• H04M1/00Substation equipment, e.g. for use by subscribers
    • H04M1/72Mobile telephones; Cordless telephones, i.e. devices for establishing wireless links to base stations without route selection
    • H04M1/724User interfaces specially adapted for cordless or mobile telephones
    • H04M1/72403User interfaces specially adapted for cordless or mobile telephones with means for local support of applications that increase the functionality
    • H04M1/72522
    • HELECTRICITY
    • H04ELECTRIC COMMUNICATION TECHNIQUE
    • H04LTRANSMISSION OF DIGITAL INFORMATION, e.g. TELEGRAPHIC COMMUNICATION
    • H04L27/00Modulated-carrier systems
    • H04L27/26Systems using multi-frequency codes
    • H04L27/2601Multicarrier modulation systems

Abstract

The present method and system enables receiving a radio frequency (RF) signal. The received RF signal is assigned to a single instruction multiple data (SIMD) module in an accelerated processing device (APD) for processing to extract network messages. The extracted network layer messages are further processed by the SIMD module to obtain data transmitted via the RF signal.

Description

BACKGROUND
1. Field of the Invention
The present invention is generally directed to graphics processing units (GPU), and more particularly to using graphics processing units to process network messages.
2. Background Art
Existing mobile computing systems (for example, smart phones, tablets, laptops, etc.) have multiple processors assigned to perform different tasks. For example, a central processing unit (CPU) as a central processor, a graphics processing unit (GPU) for processing computer graphics, and one or more processors to process physical layer messages. The multiple processors are used in the mobile computing systems to process messages of different types or messages intended for different applications. For example, a different processor may correspond to processing cellular signals, WiFi signals, landline communication signals, global positioning system (GPS) signals, and computer graphics signals. Multiple processors are used to process network messages such as physical layer messages because the computational capabilities of existing physical layer processors are limited. Application specific integrated circuit (ASIC) implementations are not feasible due to frequent changes in communication standards. The use of multiple network processors is expensive and inefficient, and the route from these processors to a CPU is long and slow. As data rates of computing systems increase, the route from the physical layer processors to a CPU may become a bottleneck.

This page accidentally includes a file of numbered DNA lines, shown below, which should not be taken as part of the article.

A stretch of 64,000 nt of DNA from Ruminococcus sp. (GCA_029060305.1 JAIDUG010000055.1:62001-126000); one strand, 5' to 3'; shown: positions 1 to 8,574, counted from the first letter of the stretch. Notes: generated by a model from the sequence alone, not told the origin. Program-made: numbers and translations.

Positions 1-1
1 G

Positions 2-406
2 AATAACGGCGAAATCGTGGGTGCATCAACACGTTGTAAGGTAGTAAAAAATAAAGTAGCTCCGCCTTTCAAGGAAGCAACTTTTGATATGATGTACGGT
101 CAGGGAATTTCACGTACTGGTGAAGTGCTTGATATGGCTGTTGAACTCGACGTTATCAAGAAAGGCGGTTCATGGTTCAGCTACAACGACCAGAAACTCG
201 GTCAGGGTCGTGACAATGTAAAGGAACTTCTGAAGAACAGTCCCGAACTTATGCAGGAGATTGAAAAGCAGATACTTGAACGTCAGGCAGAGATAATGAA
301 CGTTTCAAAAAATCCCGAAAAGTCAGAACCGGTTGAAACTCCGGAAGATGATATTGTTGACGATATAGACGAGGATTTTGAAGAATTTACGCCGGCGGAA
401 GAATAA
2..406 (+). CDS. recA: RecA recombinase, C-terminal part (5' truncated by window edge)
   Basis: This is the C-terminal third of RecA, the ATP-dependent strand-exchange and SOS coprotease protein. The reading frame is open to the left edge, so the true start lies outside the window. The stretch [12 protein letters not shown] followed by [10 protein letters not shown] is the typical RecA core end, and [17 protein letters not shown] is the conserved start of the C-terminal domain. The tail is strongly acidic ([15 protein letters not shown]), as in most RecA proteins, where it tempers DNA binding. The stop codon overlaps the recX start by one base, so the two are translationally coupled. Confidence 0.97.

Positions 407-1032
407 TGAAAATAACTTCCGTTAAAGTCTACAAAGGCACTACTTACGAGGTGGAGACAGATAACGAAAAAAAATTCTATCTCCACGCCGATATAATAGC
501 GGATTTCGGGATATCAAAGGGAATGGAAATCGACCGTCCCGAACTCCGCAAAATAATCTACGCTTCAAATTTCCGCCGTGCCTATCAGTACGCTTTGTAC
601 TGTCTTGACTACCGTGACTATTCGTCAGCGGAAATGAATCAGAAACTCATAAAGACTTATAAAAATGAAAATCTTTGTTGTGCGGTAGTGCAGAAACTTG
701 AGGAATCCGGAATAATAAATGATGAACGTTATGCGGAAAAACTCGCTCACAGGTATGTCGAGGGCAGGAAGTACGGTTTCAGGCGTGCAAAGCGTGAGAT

SUMMARY OF THE EMBODIMENTS
What are needed are methods and systems for more efficiently processing different types of network messages.
Although GPUs, accelerated processing units (APUs), and general purpose use of the graphics processing unit (GPGPU) are commonly used terms in this field, the expression “accelerated processing device (APD)” is considered to be a broader expression. For example, APD refers to any cooperating collection of hardware and/or software that performs those functions and computations associated with accelerating graphics processing tasks, data parallel tasks, or nested data parallel tasks in an accelerated manner with respect to resources such as conventional CPUs, conventional GPUs, and/or combinations thereof.